“Moreover, despite the large depreciation around the referendum, the extent to which the UK’s deficit has moved closer to sustainability remains an open question, one whose answer depends crucially on the outcome of the Brexit negotiations.

“Most fundamentally, the UK relies on the kindness of strangers at a time when risks to trade, investment, and financial fragmentation have increased.”

This belief was firmly embedded in the Bank’s official forecasts for 2019, which showed a 1.5 percent drop – roughly equal to £30bn.

Many have claimed that Brexit will leave the British economy a lot worse off. These fears were compounded when the current unelected Prime Minister – Theresa May – threatened to walk away from the Brexit negotiations with no deal at all, rather than a bad deal. This sent many businesses into shock, worrying what effect this would have on the economy.

But is Mark Carney wrong?

One of the top Bank of England economists, however, came forward and said that Mark Carney’s verdict could actually be wrong.

Andy Haldane, who is the top economist for the Bank of England, said that Britain could indeed be ready for interest rates to rise. According to Mr Haldane, the reasons for the rates being on hold at their current level of 0.25 percent are beginning to fall apart. He added that Britain’s economy has not decreased as was predicted following the Brexit vote.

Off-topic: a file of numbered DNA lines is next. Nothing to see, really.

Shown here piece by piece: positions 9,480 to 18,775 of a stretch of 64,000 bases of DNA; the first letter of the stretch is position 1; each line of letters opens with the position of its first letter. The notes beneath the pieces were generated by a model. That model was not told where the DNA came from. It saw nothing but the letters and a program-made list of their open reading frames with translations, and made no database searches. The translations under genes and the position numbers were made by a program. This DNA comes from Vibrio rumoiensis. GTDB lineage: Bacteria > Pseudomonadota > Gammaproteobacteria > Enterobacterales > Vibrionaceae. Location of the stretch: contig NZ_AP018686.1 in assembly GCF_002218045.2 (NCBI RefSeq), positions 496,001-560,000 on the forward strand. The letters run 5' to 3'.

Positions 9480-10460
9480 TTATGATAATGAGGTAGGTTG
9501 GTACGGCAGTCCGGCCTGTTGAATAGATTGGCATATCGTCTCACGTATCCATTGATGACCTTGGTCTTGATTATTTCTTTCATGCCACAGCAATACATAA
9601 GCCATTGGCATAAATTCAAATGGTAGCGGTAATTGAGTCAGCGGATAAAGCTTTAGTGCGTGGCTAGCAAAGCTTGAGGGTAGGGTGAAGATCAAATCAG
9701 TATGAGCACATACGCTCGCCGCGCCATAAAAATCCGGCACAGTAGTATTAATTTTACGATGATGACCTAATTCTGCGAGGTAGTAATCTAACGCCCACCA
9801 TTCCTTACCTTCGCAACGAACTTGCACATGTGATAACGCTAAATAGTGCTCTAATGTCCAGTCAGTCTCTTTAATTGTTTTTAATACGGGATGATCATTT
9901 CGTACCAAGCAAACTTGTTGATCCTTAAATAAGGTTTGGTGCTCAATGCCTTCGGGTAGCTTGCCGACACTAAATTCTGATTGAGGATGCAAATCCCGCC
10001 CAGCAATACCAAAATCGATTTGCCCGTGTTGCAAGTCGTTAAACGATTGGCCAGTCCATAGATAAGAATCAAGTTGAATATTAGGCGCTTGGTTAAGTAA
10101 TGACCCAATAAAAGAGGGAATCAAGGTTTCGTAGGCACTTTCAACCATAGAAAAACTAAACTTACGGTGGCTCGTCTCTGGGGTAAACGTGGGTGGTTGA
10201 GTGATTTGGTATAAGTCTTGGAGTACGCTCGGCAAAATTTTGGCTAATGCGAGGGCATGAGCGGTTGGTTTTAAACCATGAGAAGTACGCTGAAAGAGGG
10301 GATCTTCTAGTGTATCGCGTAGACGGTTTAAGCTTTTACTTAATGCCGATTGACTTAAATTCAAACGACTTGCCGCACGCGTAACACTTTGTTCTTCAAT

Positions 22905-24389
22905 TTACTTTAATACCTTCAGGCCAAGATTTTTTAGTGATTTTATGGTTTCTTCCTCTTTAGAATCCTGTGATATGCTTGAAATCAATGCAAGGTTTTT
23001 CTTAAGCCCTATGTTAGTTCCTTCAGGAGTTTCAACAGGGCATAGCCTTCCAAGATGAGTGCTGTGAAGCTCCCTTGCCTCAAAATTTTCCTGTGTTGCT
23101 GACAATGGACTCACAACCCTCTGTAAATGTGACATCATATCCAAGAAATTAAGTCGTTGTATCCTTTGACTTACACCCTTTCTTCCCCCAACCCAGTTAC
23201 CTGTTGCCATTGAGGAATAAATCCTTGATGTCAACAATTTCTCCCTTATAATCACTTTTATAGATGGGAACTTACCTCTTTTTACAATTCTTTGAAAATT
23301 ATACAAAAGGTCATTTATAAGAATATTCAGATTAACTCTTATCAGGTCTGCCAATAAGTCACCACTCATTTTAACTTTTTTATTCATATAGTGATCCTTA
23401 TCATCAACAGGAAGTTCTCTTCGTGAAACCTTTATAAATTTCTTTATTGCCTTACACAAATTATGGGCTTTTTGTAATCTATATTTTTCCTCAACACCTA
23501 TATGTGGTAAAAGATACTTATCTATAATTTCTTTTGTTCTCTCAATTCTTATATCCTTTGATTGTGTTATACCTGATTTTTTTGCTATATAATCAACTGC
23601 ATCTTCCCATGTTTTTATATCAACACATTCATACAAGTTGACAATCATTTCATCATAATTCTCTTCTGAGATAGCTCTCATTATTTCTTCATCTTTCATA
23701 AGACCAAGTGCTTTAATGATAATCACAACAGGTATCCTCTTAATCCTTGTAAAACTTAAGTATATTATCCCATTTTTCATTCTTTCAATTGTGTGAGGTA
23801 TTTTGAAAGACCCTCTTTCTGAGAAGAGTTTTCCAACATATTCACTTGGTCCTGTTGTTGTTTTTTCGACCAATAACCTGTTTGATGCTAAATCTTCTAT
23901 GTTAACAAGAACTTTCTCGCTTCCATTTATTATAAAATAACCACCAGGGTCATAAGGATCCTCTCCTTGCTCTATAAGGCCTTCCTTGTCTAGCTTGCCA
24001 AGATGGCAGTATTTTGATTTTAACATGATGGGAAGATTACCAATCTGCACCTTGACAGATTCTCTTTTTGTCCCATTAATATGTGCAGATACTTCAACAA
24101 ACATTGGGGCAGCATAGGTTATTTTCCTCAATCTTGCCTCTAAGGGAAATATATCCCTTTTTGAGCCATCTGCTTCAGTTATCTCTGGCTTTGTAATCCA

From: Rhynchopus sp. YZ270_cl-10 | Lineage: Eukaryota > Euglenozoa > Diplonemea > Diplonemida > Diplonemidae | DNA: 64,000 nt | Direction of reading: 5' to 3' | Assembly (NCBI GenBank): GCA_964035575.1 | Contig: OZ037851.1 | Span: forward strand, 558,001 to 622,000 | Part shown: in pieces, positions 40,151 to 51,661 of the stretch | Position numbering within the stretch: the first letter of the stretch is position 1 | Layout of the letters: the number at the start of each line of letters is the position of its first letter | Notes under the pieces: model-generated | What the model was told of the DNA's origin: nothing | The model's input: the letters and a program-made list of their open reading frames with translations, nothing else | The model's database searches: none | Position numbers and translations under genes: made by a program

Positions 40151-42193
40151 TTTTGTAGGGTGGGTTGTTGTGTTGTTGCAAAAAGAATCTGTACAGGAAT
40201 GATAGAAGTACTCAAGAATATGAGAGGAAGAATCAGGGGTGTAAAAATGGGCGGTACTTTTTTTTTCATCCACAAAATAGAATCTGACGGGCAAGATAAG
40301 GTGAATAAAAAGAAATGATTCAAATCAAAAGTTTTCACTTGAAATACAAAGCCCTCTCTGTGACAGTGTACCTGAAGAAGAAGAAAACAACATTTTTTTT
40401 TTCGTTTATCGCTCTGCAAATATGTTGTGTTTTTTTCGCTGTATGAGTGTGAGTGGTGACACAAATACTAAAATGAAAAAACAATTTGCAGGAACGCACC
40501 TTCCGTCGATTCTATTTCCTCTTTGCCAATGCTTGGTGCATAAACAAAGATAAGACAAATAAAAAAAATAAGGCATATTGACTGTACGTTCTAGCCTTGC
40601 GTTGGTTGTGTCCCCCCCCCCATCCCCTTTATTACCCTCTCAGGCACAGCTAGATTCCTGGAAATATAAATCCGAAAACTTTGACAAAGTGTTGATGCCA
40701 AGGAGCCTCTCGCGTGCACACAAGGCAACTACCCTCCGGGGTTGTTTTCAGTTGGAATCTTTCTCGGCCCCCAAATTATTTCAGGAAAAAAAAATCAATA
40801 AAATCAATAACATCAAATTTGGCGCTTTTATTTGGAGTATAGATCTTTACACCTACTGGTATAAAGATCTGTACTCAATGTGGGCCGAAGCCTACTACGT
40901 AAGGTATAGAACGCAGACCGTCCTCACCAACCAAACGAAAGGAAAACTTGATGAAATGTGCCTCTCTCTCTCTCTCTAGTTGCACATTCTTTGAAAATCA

Mr Haldane today, said:

“Some of the worst of the post-referendum fears about UK growth have failed to materialise.

“Growth has been more resilient than expected.

“The Bank’s Inflation Report forecasts for UK growth in 2017 have been revised up by over a percentage point since last August.

“Smoothing out the bumps, surveys of activity and confidence, among both consumers and businesses, have scarcely budged.

“Although a little weaker than last year, those surveys continue to point to solid, around-trend, growth.”

It could soon become too late to raise the interest rates, according to Mr Haldane. If he is correct and the Bank of England leaves the interest rates until later in the year, it could mean sharper and more shocking rate rises for the general public later in 2017.

And it seemed that the markets liked what they heard from Haldane. The pound went up against the dollar and the euro after Mr Haldane’s comments.

Fawad Razaqzada, a market analyst at, said:

“The pound jumped and the FTSE dropped after the Bank of England’s chief economist and Monetary Policy Committee member said he’s ready to vote for an increase in interest rates ‘relatively soon’.

“This came as a major surprise because Mr Haldane has long been a known dove.

“He is going head-to-head against the Governor Mark Carney, who is fast losing support on his dovish stance.”

So is Mr Carney just doom-mongering? Or is he correct to leave the interest rates at their current level? Do you agree with Mr Haldane? Let us know in the comments below, or tweet us @CashLadyUK.